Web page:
Examples of PTR in Action

Last updated: October 12, 2021
Estimated reading time: 3 min

Hiring a campus organizer

Preference
In hiring for similar roles, I’ve had success with self-proclaimed extroverts (like me!).

Tradition
We’ve had a great track record of hiring past and current counselors from the local summer camp.

Requirement (START HERE!)
In hiring for a campus organizer, a must-have is the ability to quickly build trust and relationships with members of a diverse student body.

How to manage toward the requirement while minding your P’s and T’s

Try this thought exercise: Picture some excellent relationship-builders you know. Are any of them not like you, or different from the mold of past hires? What makes them good at building trust and relationships? Could you see someone like them excelling in this role?

Bonus: You can make this a group exercise with other people on your team.

Planning a team-building tradition

Preference
I like unwinding and catching up with my colleagues over drinks.

Tradition
We’ve done Friday night happy hours at the sports bar next door since the founding of the organization five years ago, when we were a team of five people working out of one office.

Requirement (START HERE!)
You want to provide regular opportunities for staff to bond and unwind so they can feel connected and energized.

How to manage toward the requirement while minding your P’s and T’s

Consider: Is there anyone on your team who might be unequally served by your existing tradition?* (e.g.: people who don’t/can’t drink; people who commute by driving; remote or underaged staff.)

  • If no one: Great! Keep your tradition, but check in with yourself and your team as new people join, or as your organization grows.
  • If yes: Rethink this tradition (and maybe ask those who participate or speak up the least for their ideas on alternatives, while letting them know you’re really open to change).

*Remember: just because they’re participating, doesn’t mean they like it, or are benefitting from it.

Embracing more inclusive team communication

Preference
As a manager, I like seeing things in writing and also do my best thinking that way. Plus, it’s how I was trained by my mentor, whom I really respect.

Tradition
We send out lots of thorough, written memos (with footnotes). Memos help us codify things and create a record people can refer to.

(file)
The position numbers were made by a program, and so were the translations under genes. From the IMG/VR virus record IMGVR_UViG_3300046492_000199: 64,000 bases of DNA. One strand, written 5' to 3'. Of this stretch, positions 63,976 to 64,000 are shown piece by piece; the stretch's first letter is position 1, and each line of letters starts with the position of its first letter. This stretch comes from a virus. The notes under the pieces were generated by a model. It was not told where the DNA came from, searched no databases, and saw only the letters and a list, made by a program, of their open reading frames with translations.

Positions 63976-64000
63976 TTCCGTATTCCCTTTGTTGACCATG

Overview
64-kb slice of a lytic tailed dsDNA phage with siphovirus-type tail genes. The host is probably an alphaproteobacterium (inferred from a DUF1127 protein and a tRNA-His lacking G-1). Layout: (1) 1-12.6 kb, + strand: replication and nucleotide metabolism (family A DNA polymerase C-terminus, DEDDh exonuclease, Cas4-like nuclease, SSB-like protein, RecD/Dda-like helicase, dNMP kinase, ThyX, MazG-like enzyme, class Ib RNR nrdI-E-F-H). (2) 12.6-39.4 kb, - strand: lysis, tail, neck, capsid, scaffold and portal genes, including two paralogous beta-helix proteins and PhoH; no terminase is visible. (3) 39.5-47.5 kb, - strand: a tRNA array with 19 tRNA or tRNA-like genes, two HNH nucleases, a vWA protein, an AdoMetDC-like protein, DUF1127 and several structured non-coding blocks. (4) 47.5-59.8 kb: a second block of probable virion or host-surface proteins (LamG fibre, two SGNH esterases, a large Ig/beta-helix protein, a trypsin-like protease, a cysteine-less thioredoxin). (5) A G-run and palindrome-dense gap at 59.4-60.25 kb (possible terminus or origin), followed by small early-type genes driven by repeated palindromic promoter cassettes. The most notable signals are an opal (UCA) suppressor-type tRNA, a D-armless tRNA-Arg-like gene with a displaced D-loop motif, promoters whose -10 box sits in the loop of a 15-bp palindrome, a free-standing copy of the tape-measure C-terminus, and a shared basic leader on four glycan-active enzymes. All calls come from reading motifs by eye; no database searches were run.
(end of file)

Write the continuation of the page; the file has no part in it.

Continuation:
Requirement (START HERE!)
Our whole team is aware of key decisions and has opportunities to participate and give input. Because we value connection and collaboration, especially across lines of difference or position, we make the implicit explicit and aim for transparency whenever possible. Information is shared in ways people can process it and look back to it.

How to manage toward the requirement while minding your P’s and T’s

Notice: You’ve been evaluating a new manager’s performance based mostly on written work (your P and T, and often an example of white dominant culture within organizations). Their writing is good, but they mentioned it takes them a lot of extra time to meet the expectations. At the same time, they have real strengths using visuals, flow charts, and even video to communicate updates, which has really energized their team.

Ask: Who has benefited most from the current focus on written memos? Who has been excluded or expected to work twice as hard? Where can you stretch your skills and adapt your current preferences and traditions?

Act: Work with the manager/team to develop new norms that leverage people’s strengths. Upgrade your work to adapt to the team.

Confirming attendees for an action

Preference
I prefer that we do three rounds of confirmations since I have found that to be most effective to get the response rate we need.

Tradition
We’ve always done phone confirmations because it’s an organizing best practice.

Requirement (START HERE!)
To ensure high turnout, attendees should receive a confirmation contact at least 2 days before, with the aim to get confirmation from at least 50% of our list.

How to manage toward the requirement while minding your P’s and T’s

Ask: How have you done confirmations in the past?

Say: Attendees should receive a confirmation at least two days before the action. We want to have confirmation from at least 50% of our list. In my experience that takes about three rounds of contact, but it could be less. Best practice/tradition has been to do phone calls, but for this crowd, we can experiment with text messages or email if you think that can still get us to the requirement. What do you think will get us the best results?


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